©2012, 30" by 22", Watercolour
The idea for this painting, of an osprey pulling a fish up out of the water, came from a discussion I was having with a photographer a while back about how much she really wanted to get a picture of an osprey fishing, but every one that she'd taken was blurry because - with all of the splashing water - her auto-focus couldn't figure out what to focus on. I looked at this as a challenge, and set out to create an image of a fishing osprey that would be posed just right, and would of course be perfectly in focus.
This unusual name for the painting owes itself to a game that I play with my two-and-a-half year old twins. When I'm changing their shirts, I ask them to put their arms up in the air so that I can pull their tops off over their head. Of course, as I do it, I always take the opportunity to tickle them under the arms, and they giggle happily. Anyhow, when I was partway finished this painting (I had the osprey and the fish done, and was just about to start the background), my son Daniel looked at it and recognized the pose, as it was the same one that he was always asked to assume when I changed his shirt, so he pointed at the painting and said "Tickle Bird". The net result is that changing their shirts has become a lot more difficult now because, when they put their arms up in the air, they start flapping them like a bird would.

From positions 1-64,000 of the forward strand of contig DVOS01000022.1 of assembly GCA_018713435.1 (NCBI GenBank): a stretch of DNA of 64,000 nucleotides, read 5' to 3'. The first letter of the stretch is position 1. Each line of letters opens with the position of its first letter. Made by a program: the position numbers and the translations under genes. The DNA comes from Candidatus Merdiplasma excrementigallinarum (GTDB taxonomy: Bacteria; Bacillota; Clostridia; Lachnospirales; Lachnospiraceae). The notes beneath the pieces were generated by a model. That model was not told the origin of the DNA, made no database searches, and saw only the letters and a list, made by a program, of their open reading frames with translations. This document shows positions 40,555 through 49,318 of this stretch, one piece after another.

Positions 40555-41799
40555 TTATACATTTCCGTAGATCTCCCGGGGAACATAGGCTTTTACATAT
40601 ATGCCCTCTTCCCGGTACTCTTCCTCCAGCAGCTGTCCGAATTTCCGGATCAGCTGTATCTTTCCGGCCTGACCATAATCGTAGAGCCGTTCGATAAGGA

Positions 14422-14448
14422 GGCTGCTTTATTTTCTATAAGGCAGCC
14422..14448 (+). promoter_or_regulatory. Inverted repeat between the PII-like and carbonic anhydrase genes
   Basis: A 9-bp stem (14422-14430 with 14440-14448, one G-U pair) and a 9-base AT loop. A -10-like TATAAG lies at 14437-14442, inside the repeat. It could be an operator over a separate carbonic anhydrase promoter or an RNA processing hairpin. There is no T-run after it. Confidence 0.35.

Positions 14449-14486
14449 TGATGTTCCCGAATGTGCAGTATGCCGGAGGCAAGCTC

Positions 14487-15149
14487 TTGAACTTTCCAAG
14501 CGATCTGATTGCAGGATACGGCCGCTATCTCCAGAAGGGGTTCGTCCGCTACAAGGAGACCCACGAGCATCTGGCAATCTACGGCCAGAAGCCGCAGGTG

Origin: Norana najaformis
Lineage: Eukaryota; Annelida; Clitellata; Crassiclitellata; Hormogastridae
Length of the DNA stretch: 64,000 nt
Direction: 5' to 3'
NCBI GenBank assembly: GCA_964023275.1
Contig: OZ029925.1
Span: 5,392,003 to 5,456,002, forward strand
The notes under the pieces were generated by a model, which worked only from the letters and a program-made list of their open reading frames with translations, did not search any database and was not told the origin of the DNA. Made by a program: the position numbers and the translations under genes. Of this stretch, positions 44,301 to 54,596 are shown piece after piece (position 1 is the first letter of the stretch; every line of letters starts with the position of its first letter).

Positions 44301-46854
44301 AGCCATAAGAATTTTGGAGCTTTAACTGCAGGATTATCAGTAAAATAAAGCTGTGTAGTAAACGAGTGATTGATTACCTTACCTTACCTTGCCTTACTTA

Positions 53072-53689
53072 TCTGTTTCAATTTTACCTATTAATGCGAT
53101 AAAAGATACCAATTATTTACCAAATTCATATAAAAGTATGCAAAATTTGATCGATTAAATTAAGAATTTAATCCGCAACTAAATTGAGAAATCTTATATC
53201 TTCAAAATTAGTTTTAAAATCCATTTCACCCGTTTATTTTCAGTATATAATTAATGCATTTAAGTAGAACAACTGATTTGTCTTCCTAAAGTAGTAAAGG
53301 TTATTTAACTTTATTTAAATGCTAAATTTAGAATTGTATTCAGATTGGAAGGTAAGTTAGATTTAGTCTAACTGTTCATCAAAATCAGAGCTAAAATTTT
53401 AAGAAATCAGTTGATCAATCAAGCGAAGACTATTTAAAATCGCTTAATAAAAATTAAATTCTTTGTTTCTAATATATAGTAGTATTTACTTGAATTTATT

This painting is also a testament to the usefullness of social media for collaboration. When I was first planning it, I sent a request out to my Facebook friends looking for pictures of a fishing osprey to work from. I'm always amazed at the talents that people have that they keep hidden - it turns out that I have several friends who are also great photographers. This painting is based on roughly a half dozen different photographic images, as well as some elements directly from my imagination. Thanks so much to everyone who helped me out, as well as those who encouraged me along the way as I posted progress shots online.
Reproductions of my art are available printed either on paper or canvas. Both formats are signed by me, the artist, and are high quality, full-colour prints of a high resolution scan or photograph of the original painting. All prints are inspected to ensure that the colours match the source and created using inks that are guaranteed to resist both fading and UV light.
These are printed on high quality paper to give them the look and feel of the original painting. In terms of the dimensions listed, please keep in mind that they are approximate. Since I custom mat and frame the prints myself, I reproduce them at specific sizes so that when they are matted to standard matting dimensions, the mat-board borders are consistent widths on all sides. It’s because of this that I highly recommend that you upgrade to the matted version (seriously, go do it now).
Now, if you've ordered a print that is not a standard sized when matted, then I highly recommend that you go back and order it in a frame. As described in the sister section Frames, I do all my own framing using reclaimed wood and am affordable.
If you want to avoid matting and framing altogether, then I suggest that you order the canvas option. I stretch the canvases myself using reclaimed wood and, with a profile that is an inch and a half thick, the art will make a strong statement on your wall.